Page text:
The Daily Item, Sunbury, PA

June 8, 2014

Big shots, little powder at state shoot

By John Zaktansky and Robert Stoneback
The Daily Item

— ELYSBURG — A worldwide shortage of gunpowder won’t silence an estimated 1.5 million shots at this week’s state trapshoot at the Valley Gun Club, according to event media liaison Tom Austin.

“People participating in the state trapshoot may bring their own ammunition or they can buy it onsite from Geiser Guns (of Sunbury),” Austin said. “I’ve been told that Geiser Guns plans to have enough ammo for those who need it at the shoot, but may not have as much for additional purchase.”

The shortage mainly affects “reloaders,” or trap shooters who prefer to make their own shells as opposed to buying pre-made shells. Competitors typically tend to use store-bought shells instead of custom-made ones. The supply of shells is not as badly affected as that of powder, the shortage of which is becoming more and more of an issue, according to Chuck Fritzges, a manager with the Pennsylvania State Sportsmen’s Association and tournament director.

“Our largest vendors here don’t have any powder,” he said.

Matt Geisier, of Geiser Guns, said that while shells were not abundant, powder “is in worse shape.” He said he was lucky enough to get a shipment from powder manufacturer Alliant shortly before the shoot started, but his supplies have been going fast. He was sold out of powder in an hour on Saturday and within about two hours on Sunday.

The shortage is simply due to high demand, he said.

“The factories have so many orders in they can’t keep up production,” he said.

Geiser expected to have more powder when he returned to the trap shoot on Wednesday, but he doesn’t expect his supply to last long.

Brian Lehman, a shooter from York, said there is an extra bit of pride in firing shells you load yourself.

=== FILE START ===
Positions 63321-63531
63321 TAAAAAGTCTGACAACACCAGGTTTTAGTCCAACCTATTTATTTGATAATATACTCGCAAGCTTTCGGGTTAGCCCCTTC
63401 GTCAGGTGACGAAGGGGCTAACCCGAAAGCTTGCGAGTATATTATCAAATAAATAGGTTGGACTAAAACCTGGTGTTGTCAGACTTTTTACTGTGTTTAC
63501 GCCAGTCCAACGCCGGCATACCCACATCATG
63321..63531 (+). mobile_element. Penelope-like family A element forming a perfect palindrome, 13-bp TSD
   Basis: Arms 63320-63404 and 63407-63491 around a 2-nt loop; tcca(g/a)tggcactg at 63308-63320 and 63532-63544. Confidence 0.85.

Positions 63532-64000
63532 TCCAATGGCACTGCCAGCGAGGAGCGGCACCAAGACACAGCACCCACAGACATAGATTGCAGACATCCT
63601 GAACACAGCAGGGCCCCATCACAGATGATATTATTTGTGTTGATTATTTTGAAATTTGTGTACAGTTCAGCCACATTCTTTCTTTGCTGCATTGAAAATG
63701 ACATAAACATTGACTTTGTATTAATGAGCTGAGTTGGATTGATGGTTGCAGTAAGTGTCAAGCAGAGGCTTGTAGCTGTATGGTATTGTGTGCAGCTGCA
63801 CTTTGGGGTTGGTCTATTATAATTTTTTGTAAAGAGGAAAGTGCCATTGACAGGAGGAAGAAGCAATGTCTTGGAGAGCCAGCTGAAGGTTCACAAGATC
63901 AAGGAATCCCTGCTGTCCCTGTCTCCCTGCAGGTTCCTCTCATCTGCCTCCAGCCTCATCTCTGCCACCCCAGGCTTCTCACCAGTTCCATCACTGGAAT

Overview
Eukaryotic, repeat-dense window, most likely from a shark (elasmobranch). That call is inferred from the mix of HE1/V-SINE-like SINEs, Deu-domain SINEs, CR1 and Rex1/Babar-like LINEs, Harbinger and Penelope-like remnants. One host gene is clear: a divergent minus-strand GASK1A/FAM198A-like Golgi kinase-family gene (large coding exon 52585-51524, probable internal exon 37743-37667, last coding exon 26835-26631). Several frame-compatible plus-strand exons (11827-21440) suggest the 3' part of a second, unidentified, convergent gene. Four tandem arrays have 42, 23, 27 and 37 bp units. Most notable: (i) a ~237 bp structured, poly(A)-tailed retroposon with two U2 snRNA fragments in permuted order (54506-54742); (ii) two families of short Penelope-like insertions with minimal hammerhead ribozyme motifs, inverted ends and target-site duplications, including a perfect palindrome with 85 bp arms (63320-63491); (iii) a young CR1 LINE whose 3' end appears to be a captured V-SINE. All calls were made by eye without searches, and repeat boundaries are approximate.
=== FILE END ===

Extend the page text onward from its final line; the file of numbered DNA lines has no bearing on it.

“It’s been getting harder to do because fewer people have it (powder),” he said.

Making your own shells also lets a shooter customize the shell’s different components — for example, Lehman likes his shot to be steadier, with less recoil, so he uses less than a standard amount of powder in each round.

Kevin Gaver, a shooter from Myersville, Md., said he’s been having trouble finding powder both in the Susquehanna Valley and at another recent shoot in Ohio. He’s had to buy shells instead of making his own, and he considers crafting his own shells to be “part of the enjoyment of trapshooting.”

“With the powder situation, it has been tough,” he said.

Despite the trying times for gun enthusiasts and increasing costs across the board, the state trapshoot continues to thrive.

The state trapshoot last year surpassed Ohio’s in attendance, becoming the largest such shoot in the country. All 50 states hold shoots each year.

The state organization recently completed $100,000 worth of bunker repairs for this year’s shoot, according to Austin. There are also plans to replace all 53 of the automated trap machines by next year, Fritzges said. The project has not yet been put out to bid so a final cost is not available. Each machine can cost $10,000, according to Austin.

“The machines we have are 14 years old,” Fritzges said, and while they still function it was felt that they should be upgraded. Shooters shouldn’t notice a difference when using the new machines, he added.

The state shoot will be held through Sunday and will draw thousands of shooters from across the country and as far away as Great Britain.

The biggest single event during the shoot is the Krieghoff Challenge on Friday afternoon,” Austin said. “Last year, the event drew 1,238 shooters. The next day, at our Singles Championship, we had 1,184 shooters last year.”

The economic impact of such an event on the Valley can be hard to quantify, but a group will be trying to do just that at this year’s shoot.

According to Austin, representatives of the Columbia County Visitors Bureau will attempt to get a better idea of just how far-reaching the effects of the shoot has on local businesses.

n For more information about the shoot, visit www.pssatrap.org.